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With WhatsApp off the market, who’s the next big OTT acquisition target?

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There’s been a run on the big over-the-top communications apps lately. Last week, we saw Asian e-commerce giant Rakuten scoop up Viber for $900 million, but on Wednesday Facebook(s fb) announced it is buying the biggest OTT enchilada in the oven, WhatsApp, in a deal that could eventually be worth $19 billion.

So now that the WhatsApp is joining Facebook, does that mean we’re going to see a massive rush in the tech industry to buy its dozens of smaller competitors? Not necessarily. We are sure to see some more consolidation in the OTT space, but not all of these peer-to-peer messaging, voice and video apps are going to find homes.


WhatsApp is the granddaddy of OTT with 450 million monthly active users. It has the largest global footprint and messaging traffic that’s set to surpass the total volume of SMS sent over every carrier network in the world. What surely attracted Facebook to WhatsApp — and it may even have participated in a bidding war with Google(s goog) for the prize — is its enormous scale. The only other OTT players with that kind of scale and reach are Skype, which is already owned by Microsoft(s msft), and Facebook Messenger itself.

Viber isn’t the second-largest independent OTT player — that distinction likely goes to China’s WeChat — but it is definitely one of the heavyweights in the space with 300 million registered users (though keep in mind a registered user is different from an active user). Yet Facebook is paying more than twenty times for WhatsApp than Rakuten paid for Viber. The difference in market value between the OTT king and mere OTT nobility is huge, to say the least.

Marc Lefar Vonage Andreas Bernstrom Rebtel Mobilize 2013
Rebtel Andreas Bernstrom (center) at Gigaom’s Mobilize conference (c) 2013 Pinar Ozger [email protected]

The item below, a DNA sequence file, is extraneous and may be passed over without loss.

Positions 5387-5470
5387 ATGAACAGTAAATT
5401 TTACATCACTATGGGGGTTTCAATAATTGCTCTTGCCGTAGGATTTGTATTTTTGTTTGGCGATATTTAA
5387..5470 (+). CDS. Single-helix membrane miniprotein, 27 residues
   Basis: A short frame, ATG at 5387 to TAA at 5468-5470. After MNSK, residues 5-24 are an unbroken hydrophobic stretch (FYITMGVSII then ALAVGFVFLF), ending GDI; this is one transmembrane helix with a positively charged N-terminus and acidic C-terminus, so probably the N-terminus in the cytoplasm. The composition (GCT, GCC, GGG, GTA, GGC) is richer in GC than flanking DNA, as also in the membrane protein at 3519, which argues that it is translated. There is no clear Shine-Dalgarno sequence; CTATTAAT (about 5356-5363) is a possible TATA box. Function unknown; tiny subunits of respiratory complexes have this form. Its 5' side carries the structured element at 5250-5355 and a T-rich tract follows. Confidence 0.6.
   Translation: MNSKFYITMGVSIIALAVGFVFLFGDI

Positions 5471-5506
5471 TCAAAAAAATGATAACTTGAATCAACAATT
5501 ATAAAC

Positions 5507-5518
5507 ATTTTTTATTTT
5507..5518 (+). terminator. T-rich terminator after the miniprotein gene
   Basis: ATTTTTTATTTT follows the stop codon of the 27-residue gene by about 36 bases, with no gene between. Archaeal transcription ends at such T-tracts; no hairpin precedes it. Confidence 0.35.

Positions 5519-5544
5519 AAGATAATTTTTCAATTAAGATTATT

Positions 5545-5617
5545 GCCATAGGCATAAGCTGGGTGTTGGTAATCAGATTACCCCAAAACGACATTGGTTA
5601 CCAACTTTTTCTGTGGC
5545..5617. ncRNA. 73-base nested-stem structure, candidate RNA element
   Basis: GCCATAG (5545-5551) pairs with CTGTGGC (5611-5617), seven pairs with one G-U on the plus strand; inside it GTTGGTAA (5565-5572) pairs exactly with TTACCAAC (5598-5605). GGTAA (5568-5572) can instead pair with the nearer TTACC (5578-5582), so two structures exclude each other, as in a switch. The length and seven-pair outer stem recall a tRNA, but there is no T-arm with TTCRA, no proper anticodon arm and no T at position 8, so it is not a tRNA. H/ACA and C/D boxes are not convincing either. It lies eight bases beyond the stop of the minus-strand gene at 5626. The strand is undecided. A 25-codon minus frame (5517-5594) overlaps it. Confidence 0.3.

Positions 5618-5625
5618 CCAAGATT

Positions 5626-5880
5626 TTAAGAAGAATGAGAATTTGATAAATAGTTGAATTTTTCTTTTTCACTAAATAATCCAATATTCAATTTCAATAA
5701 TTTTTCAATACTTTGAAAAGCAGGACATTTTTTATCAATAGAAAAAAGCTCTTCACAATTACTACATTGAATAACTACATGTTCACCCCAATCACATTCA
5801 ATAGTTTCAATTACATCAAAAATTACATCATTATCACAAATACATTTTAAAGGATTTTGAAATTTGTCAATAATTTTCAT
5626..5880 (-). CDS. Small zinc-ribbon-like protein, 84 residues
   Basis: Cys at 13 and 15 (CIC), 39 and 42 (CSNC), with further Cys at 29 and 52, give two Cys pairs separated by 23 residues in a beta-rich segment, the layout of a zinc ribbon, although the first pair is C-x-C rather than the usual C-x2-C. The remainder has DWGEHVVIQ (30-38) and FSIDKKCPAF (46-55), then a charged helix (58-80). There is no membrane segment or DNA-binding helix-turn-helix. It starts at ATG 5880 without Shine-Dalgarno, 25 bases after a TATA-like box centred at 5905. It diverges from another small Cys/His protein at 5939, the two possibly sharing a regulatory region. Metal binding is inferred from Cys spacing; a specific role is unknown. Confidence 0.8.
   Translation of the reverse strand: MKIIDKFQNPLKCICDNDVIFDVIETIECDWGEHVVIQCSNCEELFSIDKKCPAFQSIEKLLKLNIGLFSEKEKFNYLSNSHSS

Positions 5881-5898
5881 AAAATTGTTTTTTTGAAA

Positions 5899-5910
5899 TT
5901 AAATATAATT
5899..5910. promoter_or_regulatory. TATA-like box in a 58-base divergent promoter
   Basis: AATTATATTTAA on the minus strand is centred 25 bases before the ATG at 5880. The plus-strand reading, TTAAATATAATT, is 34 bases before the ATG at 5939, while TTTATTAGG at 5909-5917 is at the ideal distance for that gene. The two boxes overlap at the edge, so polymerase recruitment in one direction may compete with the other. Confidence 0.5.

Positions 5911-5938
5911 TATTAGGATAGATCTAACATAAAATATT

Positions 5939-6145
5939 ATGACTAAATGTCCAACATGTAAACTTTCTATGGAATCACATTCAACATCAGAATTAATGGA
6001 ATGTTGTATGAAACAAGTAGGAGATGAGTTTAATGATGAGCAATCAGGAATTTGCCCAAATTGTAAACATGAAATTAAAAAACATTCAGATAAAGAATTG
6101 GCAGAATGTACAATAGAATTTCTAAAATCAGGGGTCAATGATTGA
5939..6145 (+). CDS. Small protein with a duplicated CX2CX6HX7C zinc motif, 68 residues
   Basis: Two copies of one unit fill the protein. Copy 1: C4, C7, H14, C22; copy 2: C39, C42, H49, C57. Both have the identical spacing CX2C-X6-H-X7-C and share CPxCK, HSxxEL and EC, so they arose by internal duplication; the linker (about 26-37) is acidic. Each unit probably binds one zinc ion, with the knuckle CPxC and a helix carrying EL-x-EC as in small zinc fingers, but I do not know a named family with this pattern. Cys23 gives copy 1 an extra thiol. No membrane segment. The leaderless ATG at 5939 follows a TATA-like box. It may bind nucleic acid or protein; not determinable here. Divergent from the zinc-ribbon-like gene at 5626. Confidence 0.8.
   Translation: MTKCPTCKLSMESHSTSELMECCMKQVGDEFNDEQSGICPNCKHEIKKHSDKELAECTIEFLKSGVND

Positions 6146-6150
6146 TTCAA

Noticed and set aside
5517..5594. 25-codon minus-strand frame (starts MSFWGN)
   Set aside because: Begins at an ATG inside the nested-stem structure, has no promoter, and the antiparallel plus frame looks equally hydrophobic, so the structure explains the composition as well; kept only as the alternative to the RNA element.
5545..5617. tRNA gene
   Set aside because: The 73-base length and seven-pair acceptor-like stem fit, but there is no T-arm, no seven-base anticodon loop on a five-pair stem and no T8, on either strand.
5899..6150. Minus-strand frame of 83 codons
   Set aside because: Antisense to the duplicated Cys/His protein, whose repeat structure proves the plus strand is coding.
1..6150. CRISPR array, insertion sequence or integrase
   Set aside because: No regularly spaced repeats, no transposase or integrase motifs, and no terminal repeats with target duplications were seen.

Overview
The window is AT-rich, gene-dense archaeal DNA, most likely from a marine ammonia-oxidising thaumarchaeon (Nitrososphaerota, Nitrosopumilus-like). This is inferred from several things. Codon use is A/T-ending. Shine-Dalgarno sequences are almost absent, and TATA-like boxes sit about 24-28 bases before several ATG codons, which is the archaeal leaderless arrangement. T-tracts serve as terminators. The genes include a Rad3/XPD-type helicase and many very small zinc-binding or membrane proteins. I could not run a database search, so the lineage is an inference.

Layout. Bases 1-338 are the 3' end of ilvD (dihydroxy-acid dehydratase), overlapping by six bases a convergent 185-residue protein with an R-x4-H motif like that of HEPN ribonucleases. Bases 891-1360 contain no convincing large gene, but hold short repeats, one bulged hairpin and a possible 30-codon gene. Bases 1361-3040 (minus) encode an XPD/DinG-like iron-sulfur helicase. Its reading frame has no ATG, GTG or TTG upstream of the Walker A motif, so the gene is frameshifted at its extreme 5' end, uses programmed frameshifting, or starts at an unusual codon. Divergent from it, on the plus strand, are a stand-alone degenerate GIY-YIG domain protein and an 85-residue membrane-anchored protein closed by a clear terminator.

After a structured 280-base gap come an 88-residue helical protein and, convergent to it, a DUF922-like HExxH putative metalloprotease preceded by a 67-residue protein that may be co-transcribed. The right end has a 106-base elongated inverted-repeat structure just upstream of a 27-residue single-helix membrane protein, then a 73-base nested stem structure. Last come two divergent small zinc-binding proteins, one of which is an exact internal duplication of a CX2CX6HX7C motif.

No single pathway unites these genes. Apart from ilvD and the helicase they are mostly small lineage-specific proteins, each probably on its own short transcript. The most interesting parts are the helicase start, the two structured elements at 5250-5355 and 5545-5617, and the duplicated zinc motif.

Last year, I had a conversation with Andreas Bernström, CEO of OTT voice pioneer Rebtel, regarding his thoughts about consolidation in his industry. He predicted either Google or Facebook would buy WhatsApp, and the other would pick up Viber. He turned out to be half right, but I think his basic argument was sound. Internet companies are interested in these OTT players not because of their technology or their business models — most of which are non-existent — but because of the way they’ve been able to attract incredible volumes of mobile users in relatively short periods of time.

That said, Bernström feels that there are really only a few big global players of any value to the internet companies, and two of them are now accounted for. So who’s left?

There’s Tango, which specializes in video chat and its 150 million users, and rising stars like Kik Interactive. The Asian messaging apps — WeChat, Line and KakaoTalk — would all seem like good candidates, each with their hundreds of millions of users on their rosters (though WeChat is already owned by Chinese internet giant Tencent). But Bernström pointed out that the Asian OTT companies all tended to focus on their home regions, which would make them less attractive to a big global internet company like Google.

Tango's video app
Tango’s video app

That, however, is starting to change. A recent study by On Device of OTT usage in four different countries found that Line and WeChat were starting to spread beyond their home countries, taking root in the U.S. and Australia. Surprisingly, On Device also found that BlackBerry Messenger was starting making big gains globally, now that BBM is decoupled from the BlackBerry OS. If BlackBerry decides to sell off its valuable assets, BBM might get some takers.

So is Google still in the market for an OTT app? It’s hard to say. There’s no single purchase it could make that would give it the sheer customer volumes or global reach that Facebook just achieved by acquiring WhatsApp. Buying Line or KakaoTalk would bring in a large volume of users, but they would still be concentrated in Asia (though if it’s Google’s goal to expand its services rapidly into Asia then these companies are the perfect targets). Buying a smaller player like Kik would give it users closer to home, but not the scale of WhatsApp of Viber.